Is there some sorta level of creditional and/or fame that Rabbinic scholar’s have had to achieve to contribute to those writings?.Are ppl to this day still in the process of being added?.
Only the classical interpretations are included in the Talmud (say, Rashi and the Tosephos) and included in the Talmud. New interpretations are no longer being added in the sense of amending the printed texts, although I suppose that could happen one day.
I’m not familiar with anything called “Gamesh”.
As a general rule, nothing was added to the Talmud after about the 7th century. Every rabbinic Jewish community at that time accepted the binding authority of the Talmud up to that time in all legal matters, in universal acknowledgment of the fact that the fine points of methodologies of determining fundamental legal principles were no longer clear as they had been in previous generations. However, extensive written analysis and discussion of the Talmud’s contents picked up from the 9-10th centuries onward. Commentaries were “canonized” so to speak when the authors’ communities recognized their preeminent stature in mastery of the body of Jewish law. To illustrate, no council got together and decided to print the commentaries of Rashi and Tosafos on the side of the page of Talmud. Rather, their indispensability to guiding a deep analysis of the text has ensured their global acceptance.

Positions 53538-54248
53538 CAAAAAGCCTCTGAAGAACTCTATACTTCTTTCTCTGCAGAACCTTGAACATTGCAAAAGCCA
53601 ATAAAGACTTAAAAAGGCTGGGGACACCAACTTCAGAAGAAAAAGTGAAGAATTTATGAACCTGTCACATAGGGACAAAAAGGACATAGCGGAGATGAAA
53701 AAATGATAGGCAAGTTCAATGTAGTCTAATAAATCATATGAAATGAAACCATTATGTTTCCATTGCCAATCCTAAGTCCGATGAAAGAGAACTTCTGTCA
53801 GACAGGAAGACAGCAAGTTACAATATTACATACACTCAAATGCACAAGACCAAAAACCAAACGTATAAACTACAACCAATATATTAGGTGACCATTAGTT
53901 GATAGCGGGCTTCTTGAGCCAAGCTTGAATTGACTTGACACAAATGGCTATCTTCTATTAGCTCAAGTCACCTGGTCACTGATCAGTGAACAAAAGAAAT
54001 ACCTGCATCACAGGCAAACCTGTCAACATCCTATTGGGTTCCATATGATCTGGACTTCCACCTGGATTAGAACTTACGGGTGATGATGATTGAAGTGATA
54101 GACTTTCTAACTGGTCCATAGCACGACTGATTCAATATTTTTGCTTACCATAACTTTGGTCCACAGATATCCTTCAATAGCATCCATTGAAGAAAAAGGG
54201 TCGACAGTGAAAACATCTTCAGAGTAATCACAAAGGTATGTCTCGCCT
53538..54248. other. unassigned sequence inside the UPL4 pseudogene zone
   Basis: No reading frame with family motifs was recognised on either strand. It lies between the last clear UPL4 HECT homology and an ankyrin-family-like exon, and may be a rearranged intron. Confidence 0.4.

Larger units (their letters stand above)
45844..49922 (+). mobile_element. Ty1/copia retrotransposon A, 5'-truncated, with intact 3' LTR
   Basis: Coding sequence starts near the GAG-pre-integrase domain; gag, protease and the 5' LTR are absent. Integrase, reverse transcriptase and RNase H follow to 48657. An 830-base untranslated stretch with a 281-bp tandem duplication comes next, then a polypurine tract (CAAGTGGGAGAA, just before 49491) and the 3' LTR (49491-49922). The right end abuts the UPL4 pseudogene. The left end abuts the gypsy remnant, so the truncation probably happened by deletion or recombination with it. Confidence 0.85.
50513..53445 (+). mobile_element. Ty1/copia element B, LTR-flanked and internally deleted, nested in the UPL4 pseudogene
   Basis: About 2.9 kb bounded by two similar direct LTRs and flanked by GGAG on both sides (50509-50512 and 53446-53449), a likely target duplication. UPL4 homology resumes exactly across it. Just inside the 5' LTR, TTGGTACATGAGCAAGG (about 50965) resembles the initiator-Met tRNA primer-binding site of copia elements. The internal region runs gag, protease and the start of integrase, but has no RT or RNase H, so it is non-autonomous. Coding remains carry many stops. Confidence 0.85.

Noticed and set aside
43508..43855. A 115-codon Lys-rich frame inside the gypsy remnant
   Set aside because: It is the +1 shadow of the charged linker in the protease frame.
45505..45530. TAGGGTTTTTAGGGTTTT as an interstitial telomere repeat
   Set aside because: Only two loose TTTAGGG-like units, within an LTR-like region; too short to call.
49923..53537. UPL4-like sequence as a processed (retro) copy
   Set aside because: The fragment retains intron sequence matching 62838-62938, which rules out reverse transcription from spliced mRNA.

Later works may be printed in the same volume as the Talmud, at the end, but it’s not generally accepted to print them on the same page as the Talmudic text itself. Glosses listing textual variants from manuscripts, etc, may be printed on the same page.
If you’re “really really” interested, I skimmed through this site and it seems to have a lot of accurate info on the topic: printingthetalmud.org/